How to Navigate in the Backcountry

How to Navigate in the Backcountry. 

I have never gotten lost, I have however taken extended and prolonged detours from the previously agreed route whilst not necessarily being certain of my current location. 

In reality getting slightly lost is one of my favourite ways to explore the backcountry, it has led me to some amazing places, but it is important to know how to reverse the getting lost phenomenon to prevent any disasters. Hopefully we can give you a few helpful hints with our Theme for May 2020 – how to navigate in the backcountry. 

Backroads Map Books:

Possibly the most essential piece of kit we supply with our overland vehicle rentals in British Columbia, if you don’t have one for the area you are exploring, they are incredible and well worth the investment. 

For a full guide or to purchase your own – visit the backroad map books website:


Using your Mapbook: Learn the Legend / Map Key

  • It’s pretty important to know the difference in the roads and to identify key features and symbols as this will save you a lot of hassle and possibly take a road you aren’t suited to. 


  • Familiarize yourself with the Map Key and map pages you will be visiting – I use sticky notes/paper clips to make the area i am currently in so that i can flip to the pages easier. 

Forest Service Roads

Once you leave the tarmac behind, it can be a bit tricky to navigate the forest service roads. 

Take the extra time to double check the names of the service roads, some are easier to identify than others depending on whether or not they are being actively used commercially. 


Keep an eye on the route markers, alot of active logging roads will have markers – for example ‘Rosander Main – 21km up’ which obviously lets you know you are 21kms up the rosander main which makes very useful orientation points. 

Make a couple of reference points along the way – ie a connecting road, camp, landmark, bridge, river etc. This helps to ensure you are on the right path. 

When driving on logging roads remember

  1. Lights on!
  2. Pull over for industrial vehicles!
  3. Don’t Speed!


Take note of the scale of the map, this is crucially so you can identify the distance in between landmarks you are using for reference. How does the scale correspond to real distances? For example, one inch on a 1:24,000-scale map equals what distance in the field.

Contours/Shading/Points of Interest

Familiarize yourself with contour lines and how to relate them to the topography. This helps to confirm your location when you are trying to orient yourself and also the type of terrain you might encounter. 

Keep an eye on what the different areas mean – i.e green shading is a conservation/park area. 

What to do if you get lost.

Let’s say you have temporarily become unsure of your current surroundings. 

  1. Don’t Panic
  2. Try to determine your current location by looking for a landmark and then relating them to the symbols and landmarks on the map.
  3. Try to determine North, South etc and check to see if the landmarks equate to the map landmarks to confirm you have oriented yourself correctly. 

Now you have oriented yourself – GREAT!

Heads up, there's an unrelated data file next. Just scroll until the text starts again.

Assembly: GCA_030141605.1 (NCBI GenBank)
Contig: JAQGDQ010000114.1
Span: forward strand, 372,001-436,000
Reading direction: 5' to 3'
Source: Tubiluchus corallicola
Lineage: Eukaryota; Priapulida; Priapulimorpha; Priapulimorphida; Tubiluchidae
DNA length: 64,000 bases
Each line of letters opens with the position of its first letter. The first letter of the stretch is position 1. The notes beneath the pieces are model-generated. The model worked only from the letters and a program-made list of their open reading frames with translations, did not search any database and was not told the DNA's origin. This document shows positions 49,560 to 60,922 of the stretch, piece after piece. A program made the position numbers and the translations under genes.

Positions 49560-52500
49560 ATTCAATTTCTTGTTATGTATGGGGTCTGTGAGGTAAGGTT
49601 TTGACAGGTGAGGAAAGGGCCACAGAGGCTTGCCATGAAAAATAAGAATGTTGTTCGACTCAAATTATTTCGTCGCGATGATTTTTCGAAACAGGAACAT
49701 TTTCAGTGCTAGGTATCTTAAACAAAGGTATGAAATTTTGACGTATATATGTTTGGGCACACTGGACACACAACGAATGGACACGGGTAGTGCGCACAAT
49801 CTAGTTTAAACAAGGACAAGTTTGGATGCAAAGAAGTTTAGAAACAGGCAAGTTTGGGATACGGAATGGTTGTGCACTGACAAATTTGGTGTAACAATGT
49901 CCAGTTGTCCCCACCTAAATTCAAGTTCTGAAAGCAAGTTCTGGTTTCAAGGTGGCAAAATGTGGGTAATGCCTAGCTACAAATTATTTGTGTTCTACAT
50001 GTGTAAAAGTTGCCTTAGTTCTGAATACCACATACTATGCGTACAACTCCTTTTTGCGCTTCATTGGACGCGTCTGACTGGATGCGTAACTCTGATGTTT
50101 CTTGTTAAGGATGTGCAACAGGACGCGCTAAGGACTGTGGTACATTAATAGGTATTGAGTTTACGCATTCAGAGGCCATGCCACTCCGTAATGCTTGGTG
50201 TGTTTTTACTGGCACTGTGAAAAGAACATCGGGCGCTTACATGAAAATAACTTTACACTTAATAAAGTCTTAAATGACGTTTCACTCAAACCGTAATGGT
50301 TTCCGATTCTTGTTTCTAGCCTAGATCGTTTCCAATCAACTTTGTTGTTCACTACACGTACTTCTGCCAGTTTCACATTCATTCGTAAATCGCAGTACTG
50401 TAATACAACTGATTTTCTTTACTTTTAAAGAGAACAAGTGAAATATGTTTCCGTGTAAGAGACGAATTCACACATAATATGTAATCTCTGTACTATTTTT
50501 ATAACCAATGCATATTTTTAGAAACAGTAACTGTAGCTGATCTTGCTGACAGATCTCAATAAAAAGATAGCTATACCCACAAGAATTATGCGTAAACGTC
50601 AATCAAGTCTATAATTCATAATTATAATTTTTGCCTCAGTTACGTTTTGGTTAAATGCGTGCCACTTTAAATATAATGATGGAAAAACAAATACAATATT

1. Now time to check the directions for where you are going – keep checking with the route with key landmarks along the way as mentioned above. 

Remember – STOP:

S: Sit – Stop what you are doing and take a breath, sit down and have a drink to calm your nerves. 

T: Think – Where were you last sure of your surroundings, can you identify any of your current landmarks. 

O: Observe – Take a compass reading, observe the map for key landmarks, look out for any weather hazards. 

P: Plan – What’s the gameplan? Call for help if possible? Back track?

What if you truly have no idea where you are?

Assuming you have no phone signal 🙁

Luckily for our clients all our overland vehicle rentals in Canada come equipped with a 2 way GPS messenger, our SPOT Gen X Device!

See below for how to use it. 

Using our SPOT SOS Device and Messenger.

Remember if it isn’t an emergency – DO NOT press the SOS function

If it isn’t an emergency and you can wait a little bit to help locate yourself or get an answer then definitely use the email/SMS function. 

Communication Features:

Email: In my experience this seems to go through quicker and easier than a SMS – our customer support team for all our Overland Clients in Canada checks both email and phone 24/7 to help any clients in situations.

SMS: You can use the SMS function to send to a mobile number

Check-in: If you had arranged to previously check in along the way with base – then you can quickly and easily use the check-in feature to send your location. 

Elevation / Location: In both the email and SMS function you can also send your current location and elevation to the person you are contacting. 

Using the device:

  • Keep this device on at all times.
  •  Keep the device plugged into charge when not in use.
  • Never press the SOS button unless in an absolute emergency
  •  For minor incidents or that don’t need immediate attention, use the 2 way messenger to contact the office. 1

Sending a message:

  1.     Select messages from the main menu and subsequent sub-menu. 
  2.     Select the ‘compose message’ icon.
  3.     Message will open and you will have the ‘TO:’ field highlighted – toggle to the right to open the contacts menu and select. 

Phone icon indicates an SMS contact, the ‘@’ icon indicates and email contact. 

  1.     Write your message.
  2.     At the bottom of the screen, you have options to select elevation and GPS location, toggle over the check-box and press select to turn these 2 functions on.
  3.     Send message.


Latest Posts

How to Navigate in the Backcountry

How to Navigate in the Backcountry.  I have never gotten lost, I have however taken extended and prolonged detours from the previously agreed route whilst
Read more